Features that were once considered exclusive to modern birds, such as feathers and a furcula (wishbone), are now known to have first appeared in non-avian dinosaurs. However, relatively little is known of the early evolutionary history of the hyperinflated brain that distinguishes birds from other living reptiles and provides the important neurological capablities required by flight. Here we use high-resolution computed tomography to estimate and compare cranial volumes of extant birds, the early avialan Archaeopteryx lithographica, and a number of non-avian maniraptoran dinosaurs that are phylogenetically close to the origins of both Avialae and avian flight. Previous work established that avian cerebral expansion began early in theropod history and that the cranial cavity of Archaeopteryx was volumetrically intermediate between these early forms and modern birds3, 4. Our new data indicate that the relative size of the cranial cavity of Archaeopteryx is reflective of a more generalized maniraptoran (bird-like dinosaurs) volumetric signature and in several instances is actually smaller than that of other non-avian dinosaurs. Thus, bird-like encephalization indices evolved multiple times, supporting the conclusion that if Archaeopteryx had the neurological capabilities required of flight, so did at least some other non-avian maniraptorans. This is congruent with recent findings that avialans were not unique among maniraptorans in their ability to fly in some form. (Abstract)

Baluska, Frantisek, et al. The ‘Root-Brain’ Hypothesis of Charles and Francis Darwin: Revival after More than 125 Years. Plant Signaling & Behavior. 4/12, 2009. In the last years of his life, c. 1862-1880, Charles, assisted by his son Francis, became engrossed with studies of the sensory attributes of flora. This not well known late phase, often guided by his Romantic views, led to writings such as The Power of Movement of Plants which speculates that plants actually possess and avail cerebral-like faculties. This present paper by Universities of Bonn, Frienze, and Bristol botanists, then reports upon new research that indeed confirms their active presence. With a companion article, Baluska, et al “Swarm Intelligence in Plant Roots” in Trends in Ecology and Evolution (25/12, 2010), a true, equivalent cognition is verified to abide amongst vegetations, which aids their flourishing survival.

Outlook: Complex Social Life of Plant Roots: Recent advances in chemical ecology reveal the astonishing communicative complexity of higher plants as exemplified by the battery of volatile substances which they produce and sense in order to share with other organisms information about their physiological state. The next surprise is that plants recognize self from nonself; and roots even secrete signaling exudates which mediate kin recognition. Finally, plants are also capable of a type of plantspecific cognition, suggesting that communicative and identity recognition systems are used, as they are in animal and human societies, to improve the fitness of plants and so further their evolution. Moreover, both animals and plants are non-automatic, decision- based organisms. Should Charles and Francis Darwin have witnessed these unprecedented discoveries, they would surely have been pleased by them. (1125)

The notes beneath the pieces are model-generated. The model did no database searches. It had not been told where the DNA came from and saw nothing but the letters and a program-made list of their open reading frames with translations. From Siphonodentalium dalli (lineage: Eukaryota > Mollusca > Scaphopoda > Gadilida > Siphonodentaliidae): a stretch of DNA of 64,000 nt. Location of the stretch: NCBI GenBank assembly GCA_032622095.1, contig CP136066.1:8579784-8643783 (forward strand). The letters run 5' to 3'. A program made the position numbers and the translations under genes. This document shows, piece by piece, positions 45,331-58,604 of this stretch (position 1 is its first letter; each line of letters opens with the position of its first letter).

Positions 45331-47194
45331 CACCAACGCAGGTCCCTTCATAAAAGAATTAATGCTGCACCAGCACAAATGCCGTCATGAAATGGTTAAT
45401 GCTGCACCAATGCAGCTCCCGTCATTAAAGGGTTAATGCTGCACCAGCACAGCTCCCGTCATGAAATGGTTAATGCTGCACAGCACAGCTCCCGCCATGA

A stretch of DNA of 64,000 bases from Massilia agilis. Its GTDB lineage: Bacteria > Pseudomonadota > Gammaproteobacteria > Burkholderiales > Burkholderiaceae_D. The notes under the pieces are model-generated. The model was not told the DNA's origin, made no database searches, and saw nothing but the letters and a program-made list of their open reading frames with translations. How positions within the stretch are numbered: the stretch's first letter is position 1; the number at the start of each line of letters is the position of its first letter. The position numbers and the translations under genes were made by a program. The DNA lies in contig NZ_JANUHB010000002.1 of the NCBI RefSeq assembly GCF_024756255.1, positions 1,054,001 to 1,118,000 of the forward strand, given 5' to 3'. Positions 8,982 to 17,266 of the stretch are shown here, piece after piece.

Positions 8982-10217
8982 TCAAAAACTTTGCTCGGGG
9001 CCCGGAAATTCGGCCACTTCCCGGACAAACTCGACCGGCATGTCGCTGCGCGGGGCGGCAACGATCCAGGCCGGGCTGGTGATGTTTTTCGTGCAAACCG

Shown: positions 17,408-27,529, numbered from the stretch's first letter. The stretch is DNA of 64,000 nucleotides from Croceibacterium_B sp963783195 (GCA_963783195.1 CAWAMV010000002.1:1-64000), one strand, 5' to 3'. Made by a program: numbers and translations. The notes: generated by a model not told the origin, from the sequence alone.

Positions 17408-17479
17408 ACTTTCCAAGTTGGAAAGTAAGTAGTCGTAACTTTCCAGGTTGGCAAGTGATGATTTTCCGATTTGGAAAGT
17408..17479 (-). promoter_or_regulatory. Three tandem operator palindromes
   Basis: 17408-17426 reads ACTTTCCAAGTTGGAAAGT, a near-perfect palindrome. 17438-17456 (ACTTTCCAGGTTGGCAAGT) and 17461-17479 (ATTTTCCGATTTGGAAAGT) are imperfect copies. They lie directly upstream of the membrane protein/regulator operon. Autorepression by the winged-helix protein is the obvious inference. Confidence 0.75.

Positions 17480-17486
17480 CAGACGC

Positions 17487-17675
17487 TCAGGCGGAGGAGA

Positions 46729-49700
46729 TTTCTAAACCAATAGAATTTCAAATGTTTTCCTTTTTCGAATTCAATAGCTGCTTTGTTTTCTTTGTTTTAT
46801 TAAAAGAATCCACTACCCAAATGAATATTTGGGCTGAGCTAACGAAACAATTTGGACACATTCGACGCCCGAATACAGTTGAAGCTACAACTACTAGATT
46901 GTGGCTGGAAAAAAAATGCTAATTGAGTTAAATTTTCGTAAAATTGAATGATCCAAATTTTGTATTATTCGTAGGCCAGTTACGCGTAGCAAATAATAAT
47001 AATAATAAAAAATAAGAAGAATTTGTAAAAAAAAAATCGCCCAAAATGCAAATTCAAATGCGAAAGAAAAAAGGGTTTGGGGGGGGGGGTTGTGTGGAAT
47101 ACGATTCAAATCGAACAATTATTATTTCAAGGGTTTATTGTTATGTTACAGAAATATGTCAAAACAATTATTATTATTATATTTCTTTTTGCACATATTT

Barsalou, Lawrence. Continuity of the Conceptual System Across Species. Trends in Cognitive Sciences. 9/7, 2005. An Emory University psychologist reports new evidence for the pervasive evolutionary emergence of a single cerebral development, maturation, and learning experience from prokaryote to people. Which, if we might allow, reveals a once and future central trunk and vector that stones, molecules and bones seriously misses.

In a recent neuroimaging study of macaque monkeys, Gil-da-Costa and colleagues reported that a distributed circuit of modality-specific properties represents macaques' conceptual knowledge of social situations. The circuit identified shows striking similarities to analogous circuits in humans that represent conceptual knowledge. This parallel suggests that a common architecture underlies the conceptual systems of different species, although with additional systems extending human conceptual abilities significantly. (309)

Barton, R. A. Binocularity and Brain Evolution in Primates. . Proceedings of the National Academy of Sciences. 101/10113, 2004. The increased focal convergence of binocular vision was a significant factor in the evolutionary expansion of visual brain structures and the overall size of the brain.

Bassett, Danielle, et al. Dynamic Reconfiguration of Human Brain Networks during Learning. Proceedings of the National Academy of Sciences. 108/7641, 2011. As the quotes explain, University of California, Santa Barbara, Oxford University, and University of North Carolina neuroscientists contend that as we think and know, our neural networks shift their topologies and weighted bias as they join in fluid modular arrangements. See also “Dynamic Network Centrality Summarizes Learning in the Human Brain” (arXiv:1207.5047) by a similar team with Bassett, Ernesto Estrada, Sue Grafton, et al. In addition, compare with “The Evolution of Interdisciplinary in Physics Research” by Raj Kumar Pan, et al (Nature Scientific Reports, August 1, 2012) herein where similar active modular networks are described, as if a learning global brain.